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posted: 9/2/2014 1:01 AM

2016ers jockey even before congressional elections

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  • Vicki Maturo, of Culver City, Calif., protests against the government shutdown outside the federal building in Los Angeles on Oct. 2, 2013. The election of 2014 is an election of contradictions. A surly electorate holds President Barack Obama in low regard and gives Congress even worse marks, yet for all their anger, a historic few are motivated enough to vote and those that do are poised to "keep the bums in."

      Vicki Maturo, of Culver City, Calif., protests against the government shutdown outside the federal building in Los Angeles on Oct. 2, 2013. The election of 2014 is an election of contradictions. A surly electorate holds President Barack Obama in low regard and gives Congress even worse marks, yet for all their anger, a historic few are motivated enough to vote and those that do are poised to "keep the bums in."
    ASSOCIATED PRESS

  • Former Secretary of State Hillary Rodham Clinton

      Former Secretary of State Hillary Rodham Clinton
    ASSOCIATED PRESS

  • Vice President Joe Biden, right, with Connecticut Gov. Dannel P. Malloy.

      Vice President Joe Biden, right, with Connecticut Gov. Dannel P. Malloy.
    ASSOCIATED PRESS

  • Florida Gov. Jeb Bush

      Florida Gov. Jeb Bush
    ASSOCIATED PRESS

  • Sen. Rand Paul of Kentucky

      Sen. Rand Paul of Kentucky
    ASSOCIATED PRESS

  • Texas Gov. Rick Perry

      Texas Gov. Rick Perry
    ASSOCIATED PRESS

  • New Jersey Gov. Chris Christie, right.

      New Jersey Gov. Chris Christie, right.
    ASSOCIATED PRESS

 
By Steve Peoples and Ken Thomas
Associated Press

PORTSMOUTH, N.H. -- One set of elections ends in early November as another begins when presidential hopefuls cross the unofficial starting line in the 2016 race for the White House.

With control of the Senate at stake, the months leading up to the mid-term elections offer a clearer window on a crowd of potential presidential candidates already jockeying for position from Nevada to New Hampshire. Their cross-country touring will intensify this fall under the gaze of voters who will pick their parties' nominees. Look for the would-be contenders to road-test rhetoric, expand coalitions, and consider their own political flaws--while keeping close watch on each other.

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Democrats want Hillary Rodham Clinton to carry their flag; the Republican field remains crowded, and wide open. The presidential jousting will be most apparent in states like New Hampshire, home to the first-in-the-nation presidential primary and the site of closely-watched races for governor, Senate and the House.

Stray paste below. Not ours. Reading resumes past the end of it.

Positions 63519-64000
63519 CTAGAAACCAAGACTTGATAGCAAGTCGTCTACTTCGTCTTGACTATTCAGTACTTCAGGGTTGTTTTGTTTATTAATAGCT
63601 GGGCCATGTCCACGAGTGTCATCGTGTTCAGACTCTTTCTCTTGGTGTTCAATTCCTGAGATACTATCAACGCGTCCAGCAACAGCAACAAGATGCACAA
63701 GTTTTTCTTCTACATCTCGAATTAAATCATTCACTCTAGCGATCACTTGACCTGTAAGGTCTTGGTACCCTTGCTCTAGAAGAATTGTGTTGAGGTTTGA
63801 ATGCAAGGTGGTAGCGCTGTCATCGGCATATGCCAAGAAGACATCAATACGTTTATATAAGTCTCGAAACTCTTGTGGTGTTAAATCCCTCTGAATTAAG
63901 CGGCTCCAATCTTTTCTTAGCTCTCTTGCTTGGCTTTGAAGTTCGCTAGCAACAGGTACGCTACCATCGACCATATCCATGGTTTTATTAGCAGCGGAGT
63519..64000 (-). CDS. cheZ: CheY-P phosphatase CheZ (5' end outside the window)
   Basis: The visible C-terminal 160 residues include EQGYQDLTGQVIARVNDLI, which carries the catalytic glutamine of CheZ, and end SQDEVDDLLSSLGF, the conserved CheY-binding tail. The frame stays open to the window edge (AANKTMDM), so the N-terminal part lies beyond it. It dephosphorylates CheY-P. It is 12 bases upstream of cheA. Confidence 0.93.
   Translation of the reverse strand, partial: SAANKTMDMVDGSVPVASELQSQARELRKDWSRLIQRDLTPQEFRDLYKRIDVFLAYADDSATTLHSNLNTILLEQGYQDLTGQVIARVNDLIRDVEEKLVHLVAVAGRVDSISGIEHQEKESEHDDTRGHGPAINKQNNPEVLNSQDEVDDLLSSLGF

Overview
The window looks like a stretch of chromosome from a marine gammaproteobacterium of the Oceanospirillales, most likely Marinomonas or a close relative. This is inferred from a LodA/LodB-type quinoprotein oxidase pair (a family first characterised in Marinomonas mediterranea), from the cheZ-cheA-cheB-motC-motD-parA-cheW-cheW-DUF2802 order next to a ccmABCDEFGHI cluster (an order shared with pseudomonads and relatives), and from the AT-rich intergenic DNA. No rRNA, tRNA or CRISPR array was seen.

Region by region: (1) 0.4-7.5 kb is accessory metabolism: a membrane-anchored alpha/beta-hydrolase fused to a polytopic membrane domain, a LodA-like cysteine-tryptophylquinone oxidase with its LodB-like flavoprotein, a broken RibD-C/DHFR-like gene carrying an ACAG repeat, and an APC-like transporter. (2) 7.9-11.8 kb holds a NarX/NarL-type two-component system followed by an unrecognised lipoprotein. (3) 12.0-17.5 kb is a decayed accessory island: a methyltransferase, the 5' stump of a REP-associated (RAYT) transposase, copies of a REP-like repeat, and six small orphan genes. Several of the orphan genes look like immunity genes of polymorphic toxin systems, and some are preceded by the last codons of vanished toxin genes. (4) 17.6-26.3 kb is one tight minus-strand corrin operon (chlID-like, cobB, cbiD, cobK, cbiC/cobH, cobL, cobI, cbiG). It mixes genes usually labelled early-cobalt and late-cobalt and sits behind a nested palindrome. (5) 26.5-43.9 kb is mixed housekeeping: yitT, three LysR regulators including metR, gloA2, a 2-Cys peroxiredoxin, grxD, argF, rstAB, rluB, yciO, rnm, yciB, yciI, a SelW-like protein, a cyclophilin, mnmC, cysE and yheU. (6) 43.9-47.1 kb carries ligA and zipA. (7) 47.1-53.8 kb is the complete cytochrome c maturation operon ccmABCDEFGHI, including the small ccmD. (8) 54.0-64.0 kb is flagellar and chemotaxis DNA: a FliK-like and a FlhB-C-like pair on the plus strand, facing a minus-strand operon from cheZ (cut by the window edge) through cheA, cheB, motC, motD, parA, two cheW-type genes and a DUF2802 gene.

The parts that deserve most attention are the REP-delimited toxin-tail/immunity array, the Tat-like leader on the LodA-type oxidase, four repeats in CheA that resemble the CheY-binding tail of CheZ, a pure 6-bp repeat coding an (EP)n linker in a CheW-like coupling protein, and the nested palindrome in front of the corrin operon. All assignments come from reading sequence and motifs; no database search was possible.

Whichever party controls the Senate after the November 4 balloting--Republicans need a six-seat gain to win the majority--will say much about what President Barack Obama can accomplish in the final two years of his presidency and the tone of the race to succeed him.

"The end of the 2014 general election does, in a sense, commence a beginning of the presidential primary phase," says New Hampshire Republican operative Rich Killion. "But an informal, unofficial opening to the process already is underway."

Here's a look at potential 2016 candidates and what to expect this fall:

Hillary Rodham Clinton: The former secretary of state's every word will be parsed for her future plans. But Clinton has been offering plenty of hints that she's preparing for another campaign.

Her biggest splash could come in Iowa, where she'll join her husband at Sen. Tom Harkin's annual steak fry fundraiser in Indianola on Sept. 14. The event is billed as a tribute to Harkin, but will generate wide interest as Clinton's first visit to Iowa since losing the 2008 caucuses.

Clinton has limited her campaign activity since leaving the State Department, but this fall should give voters a more concrete look at how she might present her candidacy. Her allies are wary of a "third Obama term" label, so Clinton's speeches and appearances offer a chance to distinguish herself from the president.

She will raise money for Democrats' four major campaign committees and could help several Senate campaigns where Obama remains a liability.